How to plan microservices migration

While microservices are a fairly extreme architectural concept, communications service providers (CSPs) see them as the way to transition to digital services providers, as virtualization may not create enough agility for the change. It’s a big step, though.

What are microservices?

Microservices architectures break the application-building process down into components – small, loosely coupled, autonomous components (meaning they have the freedom to act independently) – that can then be reassembled to deliver larger applications.

All operators have been using service-orientated architectures which provide a strong foundation for migrating to a modular microservices architecture. As a part of our Quick Insights report, Microservices: Piecing together a strategy, TM Forum’s Chief Analyst, Mark Newman, outlines some steps CSPs should take as they plan their migration:

Be prepared for organizational changes

Embracing microservices means organizational changes that will fall under the overall restructuring and adoption of DevOps practices need for migration. The changes will be as much about the adoption of new business cultures and decentralization of responsibility and accountability, as the creation of physical teams.

Work with partners

Adopting microservices will not be straightforward – it will be a learning process for CSPs and their suppliers. As such, it is important to start talking with technology partners about their approaches to microservices and, where possible, work with them on a componentized approach. Successful partnerships will give you confidence to roll out microservices more broadly across your organization.

Be realistic and pragmatic

There is a risk that an overambitious microservices project – and the breaking down of an application into hundreds of pieces – will create a management and organizational headache. It might be easier, in the short to medium term, to create larger building blocks.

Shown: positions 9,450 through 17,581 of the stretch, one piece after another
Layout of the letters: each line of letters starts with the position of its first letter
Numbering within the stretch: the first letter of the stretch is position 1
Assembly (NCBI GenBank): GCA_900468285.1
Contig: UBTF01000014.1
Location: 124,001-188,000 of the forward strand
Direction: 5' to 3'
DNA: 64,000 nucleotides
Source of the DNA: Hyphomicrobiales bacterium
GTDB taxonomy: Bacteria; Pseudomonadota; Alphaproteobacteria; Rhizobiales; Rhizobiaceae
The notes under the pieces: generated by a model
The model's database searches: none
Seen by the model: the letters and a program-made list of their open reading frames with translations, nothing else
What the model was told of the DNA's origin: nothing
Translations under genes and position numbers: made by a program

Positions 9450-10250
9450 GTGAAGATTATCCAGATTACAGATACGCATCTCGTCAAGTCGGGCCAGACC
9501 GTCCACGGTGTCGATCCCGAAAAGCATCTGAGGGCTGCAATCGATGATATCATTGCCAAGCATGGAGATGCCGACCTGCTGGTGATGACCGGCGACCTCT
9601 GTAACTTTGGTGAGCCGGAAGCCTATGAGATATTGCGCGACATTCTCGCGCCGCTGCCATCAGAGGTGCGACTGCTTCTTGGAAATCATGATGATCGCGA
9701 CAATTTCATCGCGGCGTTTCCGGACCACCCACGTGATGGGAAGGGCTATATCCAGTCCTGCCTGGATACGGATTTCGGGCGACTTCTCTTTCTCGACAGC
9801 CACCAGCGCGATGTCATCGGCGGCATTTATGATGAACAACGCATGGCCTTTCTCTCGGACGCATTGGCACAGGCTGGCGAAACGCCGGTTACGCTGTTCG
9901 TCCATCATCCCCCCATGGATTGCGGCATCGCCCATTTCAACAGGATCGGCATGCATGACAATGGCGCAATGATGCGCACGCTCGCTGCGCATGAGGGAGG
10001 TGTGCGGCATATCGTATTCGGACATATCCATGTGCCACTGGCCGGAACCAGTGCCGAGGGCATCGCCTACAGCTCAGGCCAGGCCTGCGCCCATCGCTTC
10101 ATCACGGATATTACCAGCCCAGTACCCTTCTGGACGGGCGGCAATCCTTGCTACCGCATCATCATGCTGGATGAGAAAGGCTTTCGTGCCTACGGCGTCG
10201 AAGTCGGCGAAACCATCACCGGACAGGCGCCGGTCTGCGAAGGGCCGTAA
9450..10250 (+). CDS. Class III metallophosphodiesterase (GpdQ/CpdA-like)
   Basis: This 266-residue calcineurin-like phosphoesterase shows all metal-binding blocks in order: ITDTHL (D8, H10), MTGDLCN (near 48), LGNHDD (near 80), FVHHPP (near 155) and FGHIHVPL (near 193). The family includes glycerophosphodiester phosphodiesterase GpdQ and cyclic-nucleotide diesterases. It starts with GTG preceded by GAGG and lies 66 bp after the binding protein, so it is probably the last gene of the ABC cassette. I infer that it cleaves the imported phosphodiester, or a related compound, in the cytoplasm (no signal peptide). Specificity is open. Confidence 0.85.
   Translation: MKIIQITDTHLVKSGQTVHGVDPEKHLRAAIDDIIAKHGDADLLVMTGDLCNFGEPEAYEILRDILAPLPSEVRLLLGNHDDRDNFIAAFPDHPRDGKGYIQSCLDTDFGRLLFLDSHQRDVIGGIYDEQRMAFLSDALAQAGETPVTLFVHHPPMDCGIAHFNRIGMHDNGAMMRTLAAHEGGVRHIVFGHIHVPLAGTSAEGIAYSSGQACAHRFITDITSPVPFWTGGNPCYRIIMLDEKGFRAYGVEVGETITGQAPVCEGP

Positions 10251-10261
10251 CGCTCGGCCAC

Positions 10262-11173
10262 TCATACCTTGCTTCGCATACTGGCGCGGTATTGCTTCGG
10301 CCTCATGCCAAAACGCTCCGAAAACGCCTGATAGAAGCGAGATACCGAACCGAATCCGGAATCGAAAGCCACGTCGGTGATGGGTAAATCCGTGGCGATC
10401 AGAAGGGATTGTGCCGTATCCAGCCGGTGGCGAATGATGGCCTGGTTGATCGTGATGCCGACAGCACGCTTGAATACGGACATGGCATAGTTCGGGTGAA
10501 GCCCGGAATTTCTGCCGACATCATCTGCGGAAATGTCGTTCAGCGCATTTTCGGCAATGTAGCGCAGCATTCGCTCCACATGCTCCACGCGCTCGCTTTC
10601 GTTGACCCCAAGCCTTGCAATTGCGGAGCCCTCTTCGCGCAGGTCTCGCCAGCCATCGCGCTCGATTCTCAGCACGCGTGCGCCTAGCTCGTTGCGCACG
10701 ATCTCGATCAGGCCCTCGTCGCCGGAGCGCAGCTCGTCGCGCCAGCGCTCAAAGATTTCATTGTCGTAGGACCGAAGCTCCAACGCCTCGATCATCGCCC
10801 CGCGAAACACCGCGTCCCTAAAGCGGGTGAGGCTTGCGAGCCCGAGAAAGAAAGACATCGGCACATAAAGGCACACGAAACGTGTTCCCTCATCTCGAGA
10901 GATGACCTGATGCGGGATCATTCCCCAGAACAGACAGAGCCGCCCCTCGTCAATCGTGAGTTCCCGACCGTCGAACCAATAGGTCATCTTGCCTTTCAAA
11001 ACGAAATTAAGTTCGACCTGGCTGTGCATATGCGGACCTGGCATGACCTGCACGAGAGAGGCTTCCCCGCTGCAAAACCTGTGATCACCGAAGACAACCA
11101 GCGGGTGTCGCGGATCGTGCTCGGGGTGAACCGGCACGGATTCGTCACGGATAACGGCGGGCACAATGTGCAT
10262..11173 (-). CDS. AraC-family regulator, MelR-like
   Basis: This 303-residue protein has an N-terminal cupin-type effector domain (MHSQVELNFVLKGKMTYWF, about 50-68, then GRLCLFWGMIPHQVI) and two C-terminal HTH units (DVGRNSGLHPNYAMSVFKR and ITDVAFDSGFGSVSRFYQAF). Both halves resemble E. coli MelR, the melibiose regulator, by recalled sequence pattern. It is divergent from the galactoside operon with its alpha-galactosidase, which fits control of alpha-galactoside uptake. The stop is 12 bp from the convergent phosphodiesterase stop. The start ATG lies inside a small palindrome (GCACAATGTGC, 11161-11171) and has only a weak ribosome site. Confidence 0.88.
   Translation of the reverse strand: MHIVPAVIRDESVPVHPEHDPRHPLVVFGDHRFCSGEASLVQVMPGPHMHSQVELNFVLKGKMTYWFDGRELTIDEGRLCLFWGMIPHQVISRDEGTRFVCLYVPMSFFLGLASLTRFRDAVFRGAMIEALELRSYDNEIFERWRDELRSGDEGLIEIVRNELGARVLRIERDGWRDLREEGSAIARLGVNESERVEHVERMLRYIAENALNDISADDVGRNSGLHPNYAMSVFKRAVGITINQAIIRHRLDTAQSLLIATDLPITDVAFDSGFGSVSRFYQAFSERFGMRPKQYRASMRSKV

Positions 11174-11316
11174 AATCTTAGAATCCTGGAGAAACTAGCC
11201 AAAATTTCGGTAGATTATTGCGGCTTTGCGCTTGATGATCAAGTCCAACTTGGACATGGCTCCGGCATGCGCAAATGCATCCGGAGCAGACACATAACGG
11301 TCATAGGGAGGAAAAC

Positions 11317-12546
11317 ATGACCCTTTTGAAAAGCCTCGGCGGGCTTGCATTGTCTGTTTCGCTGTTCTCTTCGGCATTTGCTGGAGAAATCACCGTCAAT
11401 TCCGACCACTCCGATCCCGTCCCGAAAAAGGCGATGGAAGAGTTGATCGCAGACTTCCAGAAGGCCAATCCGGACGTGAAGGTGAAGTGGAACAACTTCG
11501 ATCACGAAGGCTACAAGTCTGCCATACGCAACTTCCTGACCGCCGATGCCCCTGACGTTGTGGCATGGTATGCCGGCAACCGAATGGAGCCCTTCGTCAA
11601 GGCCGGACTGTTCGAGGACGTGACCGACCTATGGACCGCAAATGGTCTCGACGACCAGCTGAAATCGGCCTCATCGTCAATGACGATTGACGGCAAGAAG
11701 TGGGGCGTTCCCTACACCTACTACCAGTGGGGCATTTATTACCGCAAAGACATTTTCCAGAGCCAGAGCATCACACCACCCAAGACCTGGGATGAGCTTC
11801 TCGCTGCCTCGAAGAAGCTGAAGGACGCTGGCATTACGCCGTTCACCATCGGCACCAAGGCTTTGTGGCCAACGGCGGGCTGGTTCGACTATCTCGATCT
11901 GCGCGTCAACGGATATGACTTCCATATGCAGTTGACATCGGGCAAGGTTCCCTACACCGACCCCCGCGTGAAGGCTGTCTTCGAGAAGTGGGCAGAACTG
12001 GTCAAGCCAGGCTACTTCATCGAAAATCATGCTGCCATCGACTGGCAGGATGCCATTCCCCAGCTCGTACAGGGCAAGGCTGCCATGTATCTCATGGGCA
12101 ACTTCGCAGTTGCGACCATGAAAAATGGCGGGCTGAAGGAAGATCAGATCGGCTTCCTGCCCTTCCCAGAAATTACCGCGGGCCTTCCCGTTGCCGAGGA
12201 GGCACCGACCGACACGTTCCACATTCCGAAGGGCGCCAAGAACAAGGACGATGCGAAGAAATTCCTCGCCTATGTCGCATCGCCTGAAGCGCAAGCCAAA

Build a microservices approach into the 5G core

It seems inevitable that microservices will play an important role in the 5G core. However, there are still many visions about how to implement 5G, and until consensus emerges the precise nature of the required ‘building blocks’ will remain undefined. Standards body 3GPP will start work on Release 16, which will address the 5G core, in mid-2018, with a target completion at the end of 2019.

Consider microservices for BSS transformation

Front-end systems with changing requirements, such as digital stores, are particularly well suited to a componentized approach. Adoption of microservices in BSS can protect expensive customization and major upgrades of commercial off-the-shelf packages. It can enable decoupling of ‘systems of engagement’ and ‘systems of records’, and help CSPs differentiate service offerings.

Consider using Frameworx and Open APIs

A microservices architecture relies on APIs to make one microservice available to another within an application. TM Forum offers a suite of Open APIs mapped to the Frameworx Business Process and Information Frameworks (eTOM and SID), which could be relevant to CSPs in their approach to microservices. TM Forum is also working on a functional decomposition of the application map in the Application Framework (TAM). For more information, contact Joann O’Brien, Vice President, APIs and Ecosystems.

Download the whole, free Quick Insights research report, Microservices: Piecing together a strategy, now.


    About The Author

    Chief Analyst

    Mark Newman is an analyst with 25 years of experience delivering insights on the future of the telecoms sector to senior level executives and audiences. Mark’s recent research has focussed on telecoms operator business models, digital transformation, service provider diversification, and the intersection between Internet and telecoms. He delivers analysis, presentations, strategy sessions and workshops to global audiences, helping them to plan for the changes that technology and disruptive new business models that will fundamentally transform their businesses. Mark was Chief Research Officer at Informa Telecoms & Media and Ovum before leaving to set up his own research firm, ConnectivityX, in 2016. He joined the TM Forum as Chief Analyst in February 2017.

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